One common objection to selfishness is that it encourages individuals to think of themselves as better than other people (e.g. in intellect). Objectivists would call this pride or self-esteem, if an individual makes such a judgment about himself with respect to objective facts of reality (e.g. a 4.0 GPA). If that person brags about his success to others, he would be negatively labeled as an arrogant person.
What is the difference between arrogance and pride?
asked Oct 08 '12 at 18:35
Arrogance derives from the act of arrogating. To arrogate is take credit for something, generally when you don't deserve it.
Pride is concern with being good as such. That is, a proud person doesn't just want values. A proud person wants to be good in his attainment of values. Pride is caring about one's own excellence and moral status.
A proud man wants to know he is moral, so he cares about knowing what virtue consists of, and he ensures he's being virtuous. You might say a proud man is a man with a conscience, but not just with the negative side of feeling guilty when he does something wrong. A proud man's conscience makes him feel proud, i.e. happy about himself, when he does the right thing.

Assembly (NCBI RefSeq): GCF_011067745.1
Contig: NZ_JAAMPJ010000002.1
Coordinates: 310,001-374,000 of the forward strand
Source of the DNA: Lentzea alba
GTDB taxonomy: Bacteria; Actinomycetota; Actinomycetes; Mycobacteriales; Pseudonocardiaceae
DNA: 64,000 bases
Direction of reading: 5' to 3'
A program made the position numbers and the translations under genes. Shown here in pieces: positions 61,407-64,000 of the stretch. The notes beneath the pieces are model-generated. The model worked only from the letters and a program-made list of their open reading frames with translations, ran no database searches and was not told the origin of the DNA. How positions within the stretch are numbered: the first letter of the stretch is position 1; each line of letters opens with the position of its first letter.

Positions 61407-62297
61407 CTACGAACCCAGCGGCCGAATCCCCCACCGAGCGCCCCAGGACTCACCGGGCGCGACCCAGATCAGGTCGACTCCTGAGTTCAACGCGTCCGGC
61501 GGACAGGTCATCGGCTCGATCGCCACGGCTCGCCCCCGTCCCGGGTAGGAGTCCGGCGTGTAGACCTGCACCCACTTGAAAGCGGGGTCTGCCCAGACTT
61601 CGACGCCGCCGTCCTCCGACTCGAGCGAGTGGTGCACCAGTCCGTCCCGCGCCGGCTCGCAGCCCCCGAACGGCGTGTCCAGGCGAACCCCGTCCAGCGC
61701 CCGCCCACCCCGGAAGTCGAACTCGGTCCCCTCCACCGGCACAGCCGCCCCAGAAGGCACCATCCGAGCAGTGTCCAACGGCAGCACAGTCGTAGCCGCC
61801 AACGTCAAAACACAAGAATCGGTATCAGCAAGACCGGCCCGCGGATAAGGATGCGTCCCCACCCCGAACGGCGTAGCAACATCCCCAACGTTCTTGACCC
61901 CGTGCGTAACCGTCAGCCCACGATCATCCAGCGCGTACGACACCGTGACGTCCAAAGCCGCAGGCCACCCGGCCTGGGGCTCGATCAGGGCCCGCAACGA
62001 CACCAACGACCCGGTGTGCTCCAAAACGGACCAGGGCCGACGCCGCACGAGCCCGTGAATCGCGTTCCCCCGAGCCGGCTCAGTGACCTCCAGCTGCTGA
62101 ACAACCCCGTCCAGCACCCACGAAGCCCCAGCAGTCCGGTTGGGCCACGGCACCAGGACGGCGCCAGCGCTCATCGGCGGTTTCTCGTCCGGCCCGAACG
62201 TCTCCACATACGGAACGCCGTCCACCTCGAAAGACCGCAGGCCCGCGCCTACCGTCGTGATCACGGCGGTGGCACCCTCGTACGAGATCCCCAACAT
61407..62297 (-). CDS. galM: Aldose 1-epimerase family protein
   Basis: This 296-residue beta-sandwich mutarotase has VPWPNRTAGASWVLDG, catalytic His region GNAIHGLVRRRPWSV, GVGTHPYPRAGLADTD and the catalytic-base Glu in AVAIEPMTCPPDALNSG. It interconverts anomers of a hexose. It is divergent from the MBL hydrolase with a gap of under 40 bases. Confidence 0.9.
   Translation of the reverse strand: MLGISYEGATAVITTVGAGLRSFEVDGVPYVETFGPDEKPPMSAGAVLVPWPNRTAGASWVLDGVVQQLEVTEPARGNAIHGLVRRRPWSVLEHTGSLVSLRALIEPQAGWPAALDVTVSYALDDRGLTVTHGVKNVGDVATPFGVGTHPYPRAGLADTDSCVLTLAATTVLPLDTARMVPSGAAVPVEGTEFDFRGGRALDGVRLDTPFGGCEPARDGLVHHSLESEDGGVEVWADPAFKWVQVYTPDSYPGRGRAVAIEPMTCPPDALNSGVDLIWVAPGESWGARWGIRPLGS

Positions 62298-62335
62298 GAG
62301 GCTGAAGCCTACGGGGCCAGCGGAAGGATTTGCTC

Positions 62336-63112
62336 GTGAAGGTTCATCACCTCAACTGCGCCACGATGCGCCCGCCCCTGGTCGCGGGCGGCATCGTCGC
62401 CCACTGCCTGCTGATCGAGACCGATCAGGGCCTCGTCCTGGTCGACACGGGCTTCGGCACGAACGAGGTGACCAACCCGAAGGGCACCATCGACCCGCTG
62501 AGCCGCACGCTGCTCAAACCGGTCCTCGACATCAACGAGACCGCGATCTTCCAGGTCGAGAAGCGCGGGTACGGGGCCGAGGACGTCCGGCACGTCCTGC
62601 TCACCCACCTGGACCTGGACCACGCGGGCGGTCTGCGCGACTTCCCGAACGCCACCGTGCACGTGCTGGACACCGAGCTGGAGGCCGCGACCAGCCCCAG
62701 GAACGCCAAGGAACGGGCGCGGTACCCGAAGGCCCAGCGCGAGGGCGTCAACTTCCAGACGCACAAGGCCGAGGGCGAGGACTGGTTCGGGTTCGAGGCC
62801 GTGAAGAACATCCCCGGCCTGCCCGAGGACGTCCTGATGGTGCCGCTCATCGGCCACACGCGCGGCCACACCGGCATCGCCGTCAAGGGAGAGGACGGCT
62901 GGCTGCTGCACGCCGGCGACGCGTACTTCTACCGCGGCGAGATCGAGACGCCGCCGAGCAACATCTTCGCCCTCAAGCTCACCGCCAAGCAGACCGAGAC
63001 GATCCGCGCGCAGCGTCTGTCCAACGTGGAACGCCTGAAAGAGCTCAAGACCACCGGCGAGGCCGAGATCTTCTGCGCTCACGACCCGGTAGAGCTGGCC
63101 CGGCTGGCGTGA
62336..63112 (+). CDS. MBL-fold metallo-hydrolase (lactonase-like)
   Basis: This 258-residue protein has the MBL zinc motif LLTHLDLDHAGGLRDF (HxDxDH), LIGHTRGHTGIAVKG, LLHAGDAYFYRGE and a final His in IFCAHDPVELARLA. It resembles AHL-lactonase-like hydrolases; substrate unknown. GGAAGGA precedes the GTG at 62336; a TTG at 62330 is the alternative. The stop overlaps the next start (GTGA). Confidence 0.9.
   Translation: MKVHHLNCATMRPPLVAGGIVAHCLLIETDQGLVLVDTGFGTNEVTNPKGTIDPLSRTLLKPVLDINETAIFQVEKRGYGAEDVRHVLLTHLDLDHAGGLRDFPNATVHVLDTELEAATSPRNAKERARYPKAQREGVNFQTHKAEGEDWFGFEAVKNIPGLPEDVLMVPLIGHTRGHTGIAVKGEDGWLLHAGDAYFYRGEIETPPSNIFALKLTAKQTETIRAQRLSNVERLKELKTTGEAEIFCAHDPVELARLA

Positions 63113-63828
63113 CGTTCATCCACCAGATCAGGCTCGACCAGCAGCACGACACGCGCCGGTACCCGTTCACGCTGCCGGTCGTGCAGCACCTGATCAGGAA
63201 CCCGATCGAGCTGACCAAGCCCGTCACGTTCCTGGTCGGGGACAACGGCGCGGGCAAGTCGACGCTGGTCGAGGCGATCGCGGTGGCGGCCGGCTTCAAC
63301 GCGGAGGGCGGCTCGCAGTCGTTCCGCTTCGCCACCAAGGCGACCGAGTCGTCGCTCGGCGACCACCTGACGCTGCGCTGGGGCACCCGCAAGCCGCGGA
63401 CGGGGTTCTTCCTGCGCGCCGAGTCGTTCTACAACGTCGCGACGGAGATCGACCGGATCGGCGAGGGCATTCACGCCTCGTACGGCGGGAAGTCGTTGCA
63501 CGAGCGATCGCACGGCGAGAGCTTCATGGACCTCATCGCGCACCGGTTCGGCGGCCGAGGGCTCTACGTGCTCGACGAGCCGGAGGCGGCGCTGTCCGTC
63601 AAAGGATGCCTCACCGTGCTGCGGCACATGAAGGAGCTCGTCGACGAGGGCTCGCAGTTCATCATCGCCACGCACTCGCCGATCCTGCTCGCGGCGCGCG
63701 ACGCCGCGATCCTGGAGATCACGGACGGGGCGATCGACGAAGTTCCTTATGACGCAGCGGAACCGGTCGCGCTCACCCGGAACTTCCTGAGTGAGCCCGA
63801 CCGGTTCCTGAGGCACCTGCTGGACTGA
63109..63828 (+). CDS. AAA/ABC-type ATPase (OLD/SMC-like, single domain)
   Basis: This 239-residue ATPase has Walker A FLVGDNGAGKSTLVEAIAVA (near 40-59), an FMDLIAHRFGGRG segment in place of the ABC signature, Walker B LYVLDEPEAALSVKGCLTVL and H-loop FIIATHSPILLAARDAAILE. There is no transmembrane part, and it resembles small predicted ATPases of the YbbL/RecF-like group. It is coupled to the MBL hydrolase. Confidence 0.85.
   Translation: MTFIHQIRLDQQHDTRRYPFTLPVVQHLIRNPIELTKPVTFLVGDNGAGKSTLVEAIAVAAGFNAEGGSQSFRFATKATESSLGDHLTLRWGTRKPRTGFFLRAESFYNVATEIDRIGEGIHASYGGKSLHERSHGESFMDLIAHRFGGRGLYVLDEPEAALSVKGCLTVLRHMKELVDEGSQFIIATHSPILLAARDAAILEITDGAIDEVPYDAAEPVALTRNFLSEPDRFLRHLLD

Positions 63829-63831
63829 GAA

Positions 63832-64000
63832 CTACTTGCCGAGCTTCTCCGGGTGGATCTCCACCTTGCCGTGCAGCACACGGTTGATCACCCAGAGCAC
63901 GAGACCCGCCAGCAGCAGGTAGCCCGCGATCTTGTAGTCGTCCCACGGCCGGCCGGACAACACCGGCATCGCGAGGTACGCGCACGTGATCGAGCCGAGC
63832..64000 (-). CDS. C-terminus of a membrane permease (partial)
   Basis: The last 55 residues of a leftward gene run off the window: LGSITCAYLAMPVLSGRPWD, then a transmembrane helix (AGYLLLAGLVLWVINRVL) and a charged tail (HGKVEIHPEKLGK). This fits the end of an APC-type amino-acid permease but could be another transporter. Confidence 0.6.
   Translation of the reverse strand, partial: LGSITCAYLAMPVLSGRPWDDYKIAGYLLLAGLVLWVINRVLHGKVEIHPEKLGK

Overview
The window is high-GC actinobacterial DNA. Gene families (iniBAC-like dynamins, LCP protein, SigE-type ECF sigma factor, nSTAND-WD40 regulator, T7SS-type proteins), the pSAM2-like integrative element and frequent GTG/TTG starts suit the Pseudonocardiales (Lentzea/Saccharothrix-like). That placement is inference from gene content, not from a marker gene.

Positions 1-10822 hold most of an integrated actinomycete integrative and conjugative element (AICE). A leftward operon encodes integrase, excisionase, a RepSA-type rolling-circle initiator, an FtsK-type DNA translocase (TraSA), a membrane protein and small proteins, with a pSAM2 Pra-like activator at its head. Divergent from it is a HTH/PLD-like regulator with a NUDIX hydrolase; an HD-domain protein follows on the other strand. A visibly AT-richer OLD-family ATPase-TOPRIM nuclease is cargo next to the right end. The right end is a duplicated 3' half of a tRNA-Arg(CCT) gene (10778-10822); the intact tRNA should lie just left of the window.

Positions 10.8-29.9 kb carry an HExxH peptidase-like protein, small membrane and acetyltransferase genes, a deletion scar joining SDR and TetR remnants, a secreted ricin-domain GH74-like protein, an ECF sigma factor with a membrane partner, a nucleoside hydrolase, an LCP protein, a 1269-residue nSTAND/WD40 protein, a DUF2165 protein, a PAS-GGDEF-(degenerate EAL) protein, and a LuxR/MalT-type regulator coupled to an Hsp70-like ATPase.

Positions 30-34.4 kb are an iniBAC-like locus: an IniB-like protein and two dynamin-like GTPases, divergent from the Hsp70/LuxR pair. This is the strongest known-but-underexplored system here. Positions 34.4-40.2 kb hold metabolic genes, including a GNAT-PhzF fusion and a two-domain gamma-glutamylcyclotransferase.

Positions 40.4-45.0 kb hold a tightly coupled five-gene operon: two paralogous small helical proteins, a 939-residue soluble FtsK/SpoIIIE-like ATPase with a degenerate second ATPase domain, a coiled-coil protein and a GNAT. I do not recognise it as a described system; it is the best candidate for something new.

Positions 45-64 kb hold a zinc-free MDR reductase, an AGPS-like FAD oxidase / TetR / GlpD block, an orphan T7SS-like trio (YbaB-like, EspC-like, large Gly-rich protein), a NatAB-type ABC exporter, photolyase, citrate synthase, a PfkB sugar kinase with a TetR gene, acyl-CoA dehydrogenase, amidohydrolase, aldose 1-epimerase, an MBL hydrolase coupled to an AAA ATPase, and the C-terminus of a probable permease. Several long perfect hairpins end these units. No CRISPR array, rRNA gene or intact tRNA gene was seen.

answered Oct 09 '12 at 09:36
John Paquette ♦
Arrogance: "I'm better than you."
An observer might ask: "Do you care about anyone else?"
One type of person might answer: "All's fair in love and war. May the best man win!"
Another type might answer: "I favor equal protection of individual rights for all, but beyond that, I focus primarily on my own interests, recognizing that I can often benefit greatly by mutual trading with carefully selected others, both materially and non-materially."
Note that the latter type of response doesn't quite lend itself to "sound bites" or slogans as efficiently as less reality-centered responses. Those who prefer to avoid reality probably prefer slogans. Those who genuinely prefer reality may seem to be comparing themselves to others when they select some potential trading partners over others, but they're just doing it for their own personal interests, not to "put down" or conquer others in some kind of "race to the top."
answered Oct 09 '12 at 00:47
Ideas for Life ♦